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Arrival in Irkutsk

We had made reservations, while on the train at a wild game themed hunting hotel in Irkutsk, a place by the name of the hotel Zvezda.

We climbed off the train and began wheeling into town. The train station in Irkutsk is actually on the other side of the river Yenesei from the city, so we had first to climb over the the rail yard and then the Yenesei, using a giant bridge. It was a glorious ride, and the morning light in Irkutsk was intoxicating. The bridge we rode over actually reminded me in no small part of the Troisky Brigde in Petersburg that I used to take each day to get to School.

We managed without too much trouble to find the city center, but try as we could, it seemed impossible to find anyone in this city who knew where the Hotel Zvesda was.  Finally, we just called the hotel, and Scott spoke with them while I chatted with a nearby kiosk owner, resisting strong temptations to buy a copy of “Snob” magazine.

And so it was armed with a better, though still an impererfect idea of where this place was that we headed back onto the road, climbing uphill now, following one of the city’s many tramways.

Three more inquisitions of the locals, and one more call to the hotel later, we finally arrived, thoroughly  awake now and plenty ready to eat breakfast.

The Zvesda turned out to be quite the place, with plenty of taxidermy and bizarre cartoons of game animals, prancing and dancing.

We quickly unpacked all our things and began to make the room our own. It had our favorite feature for any hotel room: in room Ethernet. Now many of you readers out there might be wondering why we would not prefer wifi. And I can see why you might say this, but when you’ve been rambling for this long you start to learn that wifi networks are never as trustworthy. They kick you off, the signal drops out, the data speeds are variable, sometimes they refuse to issue IP addresses, sometimes everything breaks and one needs to go restart the router… Nowadays, I see wireless at a hotel and get a little worried.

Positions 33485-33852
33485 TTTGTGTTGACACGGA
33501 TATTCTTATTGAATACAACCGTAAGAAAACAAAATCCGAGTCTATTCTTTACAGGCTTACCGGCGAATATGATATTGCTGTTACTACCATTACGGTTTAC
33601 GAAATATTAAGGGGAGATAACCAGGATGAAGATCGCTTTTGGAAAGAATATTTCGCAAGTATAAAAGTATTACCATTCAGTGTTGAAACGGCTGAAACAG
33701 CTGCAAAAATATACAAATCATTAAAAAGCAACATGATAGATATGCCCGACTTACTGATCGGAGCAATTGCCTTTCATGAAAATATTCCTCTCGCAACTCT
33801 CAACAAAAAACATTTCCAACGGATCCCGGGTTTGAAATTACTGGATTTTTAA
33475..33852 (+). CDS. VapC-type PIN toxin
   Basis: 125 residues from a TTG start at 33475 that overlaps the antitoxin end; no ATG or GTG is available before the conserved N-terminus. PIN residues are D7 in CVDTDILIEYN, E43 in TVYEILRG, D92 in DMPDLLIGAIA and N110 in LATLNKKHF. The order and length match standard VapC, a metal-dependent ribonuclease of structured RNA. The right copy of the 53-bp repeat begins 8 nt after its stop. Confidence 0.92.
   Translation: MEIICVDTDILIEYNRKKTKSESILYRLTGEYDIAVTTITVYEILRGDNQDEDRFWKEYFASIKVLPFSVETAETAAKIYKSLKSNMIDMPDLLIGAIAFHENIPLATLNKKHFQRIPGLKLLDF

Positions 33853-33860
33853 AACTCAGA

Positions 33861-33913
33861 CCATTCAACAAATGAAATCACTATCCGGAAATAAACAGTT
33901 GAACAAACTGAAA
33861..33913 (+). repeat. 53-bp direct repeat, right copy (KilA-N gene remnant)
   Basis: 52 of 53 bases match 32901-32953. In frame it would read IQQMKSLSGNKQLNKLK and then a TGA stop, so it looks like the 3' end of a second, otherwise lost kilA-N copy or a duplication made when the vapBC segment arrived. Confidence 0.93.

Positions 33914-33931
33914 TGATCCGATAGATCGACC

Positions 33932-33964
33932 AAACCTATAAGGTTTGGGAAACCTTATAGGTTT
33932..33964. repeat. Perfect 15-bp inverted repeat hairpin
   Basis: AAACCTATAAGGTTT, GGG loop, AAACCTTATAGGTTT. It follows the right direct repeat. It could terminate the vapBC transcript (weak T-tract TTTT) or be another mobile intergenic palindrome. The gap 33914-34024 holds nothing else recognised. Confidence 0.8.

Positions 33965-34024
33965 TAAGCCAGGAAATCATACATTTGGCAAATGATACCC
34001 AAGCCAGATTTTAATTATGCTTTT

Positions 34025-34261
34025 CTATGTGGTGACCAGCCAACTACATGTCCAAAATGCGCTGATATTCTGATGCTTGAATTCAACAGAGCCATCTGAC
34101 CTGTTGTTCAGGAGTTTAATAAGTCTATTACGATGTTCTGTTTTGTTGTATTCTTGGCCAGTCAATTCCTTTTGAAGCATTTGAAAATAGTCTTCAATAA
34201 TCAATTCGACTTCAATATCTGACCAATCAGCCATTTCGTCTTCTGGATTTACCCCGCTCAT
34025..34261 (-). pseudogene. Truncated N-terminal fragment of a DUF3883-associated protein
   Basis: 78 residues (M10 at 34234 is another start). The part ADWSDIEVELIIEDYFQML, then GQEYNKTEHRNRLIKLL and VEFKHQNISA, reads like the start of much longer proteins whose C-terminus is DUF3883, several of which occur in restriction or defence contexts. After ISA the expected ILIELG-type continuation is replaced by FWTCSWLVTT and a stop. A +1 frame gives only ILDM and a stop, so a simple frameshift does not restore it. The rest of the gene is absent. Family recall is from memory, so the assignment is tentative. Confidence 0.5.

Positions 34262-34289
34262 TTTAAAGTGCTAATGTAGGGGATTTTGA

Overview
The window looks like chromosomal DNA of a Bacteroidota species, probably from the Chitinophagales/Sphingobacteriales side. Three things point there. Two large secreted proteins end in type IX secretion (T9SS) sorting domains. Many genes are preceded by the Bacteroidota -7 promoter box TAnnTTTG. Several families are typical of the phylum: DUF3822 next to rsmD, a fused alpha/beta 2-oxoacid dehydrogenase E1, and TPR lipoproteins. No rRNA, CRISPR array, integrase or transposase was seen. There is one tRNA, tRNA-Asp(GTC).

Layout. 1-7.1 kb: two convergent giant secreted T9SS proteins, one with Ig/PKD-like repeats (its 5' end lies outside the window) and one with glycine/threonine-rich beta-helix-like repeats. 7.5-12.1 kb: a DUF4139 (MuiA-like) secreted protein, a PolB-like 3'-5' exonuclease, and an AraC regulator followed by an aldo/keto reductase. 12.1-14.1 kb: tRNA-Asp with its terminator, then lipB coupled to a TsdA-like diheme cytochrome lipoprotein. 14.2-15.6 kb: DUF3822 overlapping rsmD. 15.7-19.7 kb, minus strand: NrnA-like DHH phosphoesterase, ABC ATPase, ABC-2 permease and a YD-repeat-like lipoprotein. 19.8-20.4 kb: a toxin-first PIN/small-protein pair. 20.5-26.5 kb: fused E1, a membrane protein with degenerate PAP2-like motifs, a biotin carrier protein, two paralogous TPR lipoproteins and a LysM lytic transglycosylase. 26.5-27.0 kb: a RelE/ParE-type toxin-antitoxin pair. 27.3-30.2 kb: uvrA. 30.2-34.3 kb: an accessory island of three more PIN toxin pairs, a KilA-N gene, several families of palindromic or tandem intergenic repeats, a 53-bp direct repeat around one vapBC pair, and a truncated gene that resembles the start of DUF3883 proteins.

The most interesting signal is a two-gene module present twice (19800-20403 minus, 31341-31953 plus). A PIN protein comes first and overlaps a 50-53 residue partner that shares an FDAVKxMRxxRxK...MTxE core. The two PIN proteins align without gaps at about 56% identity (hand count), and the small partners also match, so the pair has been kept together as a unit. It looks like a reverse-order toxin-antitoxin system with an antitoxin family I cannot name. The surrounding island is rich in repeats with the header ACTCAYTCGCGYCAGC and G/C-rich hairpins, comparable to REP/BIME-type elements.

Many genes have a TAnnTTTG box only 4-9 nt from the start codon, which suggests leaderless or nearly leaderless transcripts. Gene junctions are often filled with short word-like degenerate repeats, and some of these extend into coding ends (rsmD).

Ethernet, on the other hand, is almost always guaranteed to give you a connection, and it’s often quite fast. Chinese business hotels realize this across Asia and provide the people with good old Cat-5 jacks.  Plus, asia AsiaWheeling can use internet sharing tools to spit the connection between the two of us too, no problem.  So that’s exactly what we did.

But the day was still young, and there was plenty of Irkutsk out there to wheel. So we tore ourselves away from the inter-tron, hopped on the bikes and headed out. The wikireader had run out of batteries again, and we would be loath to wheel Irkutsk without it, so finding more batteries was the first order of business. It seemed these post soviet batteries were really not up to snuff, so we stopped at a “Rosneft” station to buy a few more, selecting the name brand this time.

From there, we pedaled not too far to a large central dam that had been built on the Yenesei river right in the middle of town. There as a little broken glass riddled trail that heads out along the dam, parallel to the road used by semis and dump trucks, so we decided to take it. Here we are about half way across.

A little farther down, we found a section of the dam had been built up to act as some kind of loading and unloading operation. It looked not unlike the devices that we had seen used to move containers around in container ports, though this one seemed to be outfitted with the kind of claw we’d seen used to dredge stones and muck out of rivers and ports more than anything else. So speculation as to what exactly they do with this device is more than welcome in the comments.